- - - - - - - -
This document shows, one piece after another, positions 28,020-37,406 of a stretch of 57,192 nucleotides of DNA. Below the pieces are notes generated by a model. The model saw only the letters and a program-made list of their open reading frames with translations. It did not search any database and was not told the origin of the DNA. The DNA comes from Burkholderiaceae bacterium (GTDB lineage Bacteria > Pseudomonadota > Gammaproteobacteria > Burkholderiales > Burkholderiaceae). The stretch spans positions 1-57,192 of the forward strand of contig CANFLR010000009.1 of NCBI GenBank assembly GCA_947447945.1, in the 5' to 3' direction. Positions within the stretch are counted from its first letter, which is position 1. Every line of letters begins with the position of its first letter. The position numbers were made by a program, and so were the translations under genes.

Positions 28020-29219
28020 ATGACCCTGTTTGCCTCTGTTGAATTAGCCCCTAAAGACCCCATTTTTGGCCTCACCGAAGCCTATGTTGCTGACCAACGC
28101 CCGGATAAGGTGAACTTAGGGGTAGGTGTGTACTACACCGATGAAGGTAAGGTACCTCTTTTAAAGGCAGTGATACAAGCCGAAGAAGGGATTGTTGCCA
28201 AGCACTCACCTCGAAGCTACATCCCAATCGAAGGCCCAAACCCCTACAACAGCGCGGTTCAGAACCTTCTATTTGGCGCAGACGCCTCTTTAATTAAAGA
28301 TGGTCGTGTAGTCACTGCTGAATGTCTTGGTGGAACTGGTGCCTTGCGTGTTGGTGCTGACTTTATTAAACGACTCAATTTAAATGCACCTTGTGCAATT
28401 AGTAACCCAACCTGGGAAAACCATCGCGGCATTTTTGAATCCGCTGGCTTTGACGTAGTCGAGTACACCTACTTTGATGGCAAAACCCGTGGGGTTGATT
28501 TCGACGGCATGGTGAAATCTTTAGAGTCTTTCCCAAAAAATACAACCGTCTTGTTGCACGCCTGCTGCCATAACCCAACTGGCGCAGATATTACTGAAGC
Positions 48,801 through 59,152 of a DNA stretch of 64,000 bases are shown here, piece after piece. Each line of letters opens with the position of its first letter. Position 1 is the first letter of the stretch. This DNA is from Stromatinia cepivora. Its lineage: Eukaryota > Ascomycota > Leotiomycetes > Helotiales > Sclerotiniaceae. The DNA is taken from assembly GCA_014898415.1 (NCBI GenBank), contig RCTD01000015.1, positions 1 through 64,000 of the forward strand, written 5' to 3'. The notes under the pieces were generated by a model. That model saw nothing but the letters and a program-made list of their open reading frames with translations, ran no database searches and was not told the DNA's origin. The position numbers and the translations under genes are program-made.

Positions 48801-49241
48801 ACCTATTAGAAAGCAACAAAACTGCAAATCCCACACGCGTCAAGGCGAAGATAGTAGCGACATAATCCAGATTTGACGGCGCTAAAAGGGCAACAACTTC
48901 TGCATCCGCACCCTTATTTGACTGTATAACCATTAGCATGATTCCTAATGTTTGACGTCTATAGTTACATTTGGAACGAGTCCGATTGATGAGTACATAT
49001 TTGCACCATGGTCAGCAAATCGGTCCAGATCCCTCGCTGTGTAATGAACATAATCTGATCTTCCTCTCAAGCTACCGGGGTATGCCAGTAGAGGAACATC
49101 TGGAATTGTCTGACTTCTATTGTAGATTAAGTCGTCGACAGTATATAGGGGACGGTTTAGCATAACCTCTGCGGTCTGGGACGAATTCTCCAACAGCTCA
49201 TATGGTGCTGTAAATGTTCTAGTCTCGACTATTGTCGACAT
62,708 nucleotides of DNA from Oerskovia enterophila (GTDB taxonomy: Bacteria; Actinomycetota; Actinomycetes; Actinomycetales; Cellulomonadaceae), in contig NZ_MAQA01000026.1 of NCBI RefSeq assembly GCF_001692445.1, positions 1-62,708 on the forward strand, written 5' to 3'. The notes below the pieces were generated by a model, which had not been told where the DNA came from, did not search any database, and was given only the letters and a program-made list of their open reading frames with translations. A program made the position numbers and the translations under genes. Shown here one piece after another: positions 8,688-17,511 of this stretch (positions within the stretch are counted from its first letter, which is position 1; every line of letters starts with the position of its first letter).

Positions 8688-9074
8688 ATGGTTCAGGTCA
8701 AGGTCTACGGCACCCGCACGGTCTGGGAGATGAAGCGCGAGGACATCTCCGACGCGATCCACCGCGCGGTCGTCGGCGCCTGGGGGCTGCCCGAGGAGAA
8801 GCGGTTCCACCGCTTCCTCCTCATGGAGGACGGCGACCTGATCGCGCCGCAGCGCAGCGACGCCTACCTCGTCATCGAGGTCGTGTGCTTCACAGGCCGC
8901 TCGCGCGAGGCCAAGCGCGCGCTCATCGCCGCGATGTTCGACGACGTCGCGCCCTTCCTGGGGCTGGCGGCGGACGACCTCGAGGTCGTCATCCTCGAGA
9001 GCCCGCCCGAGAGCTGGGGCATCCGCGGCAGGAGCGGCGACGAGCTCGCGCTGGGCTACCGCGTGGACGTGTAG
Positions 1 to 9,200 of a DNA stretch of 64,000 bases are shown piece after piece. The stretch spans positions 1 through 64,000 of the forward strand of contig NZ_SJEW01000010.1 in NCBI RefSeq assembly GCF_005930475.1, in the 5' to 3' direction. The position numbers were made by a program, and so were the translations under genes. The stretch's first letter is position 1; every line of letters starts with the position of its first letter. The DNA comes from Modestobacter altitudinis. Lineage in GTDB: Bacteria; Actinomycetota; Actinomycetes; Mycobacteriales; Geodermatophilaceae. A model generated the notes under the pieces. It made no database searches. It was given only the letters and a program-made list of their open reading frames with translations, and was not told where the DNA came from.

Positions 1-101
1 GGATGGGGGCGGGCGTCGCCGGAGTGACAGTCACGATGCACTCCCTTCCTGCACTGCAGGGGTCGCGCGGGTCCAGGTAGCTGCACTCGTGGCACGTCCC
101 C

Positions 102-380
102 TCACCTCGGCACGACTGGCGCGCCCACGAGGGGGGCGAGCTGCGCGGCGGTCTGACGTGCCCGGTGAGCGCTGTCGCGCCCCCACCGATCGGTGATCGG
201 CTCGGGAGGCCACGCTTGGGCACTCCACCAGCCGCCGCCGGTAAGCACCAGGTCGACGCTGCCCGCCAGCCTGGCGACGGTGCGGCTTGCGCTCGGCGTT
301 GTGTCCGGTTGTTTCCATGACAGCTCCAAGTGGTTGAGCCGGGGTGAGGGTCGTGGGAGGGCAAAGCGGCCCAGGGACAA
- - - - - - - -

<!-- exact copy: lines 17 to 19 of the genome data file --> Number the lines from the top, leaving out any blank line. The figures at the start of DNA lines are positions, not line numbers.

Positions 8688-9074
8688 ATGGTTCAGGTCA
8701 AGGTCTACGGCACCCGCACGGTCTGGGAGATGAAGCGCGAGGACATCTCCGACGCGATCCACCGCGCGGTCGTCGGCGCCTGGGGGCTGCCCGAGGAGAA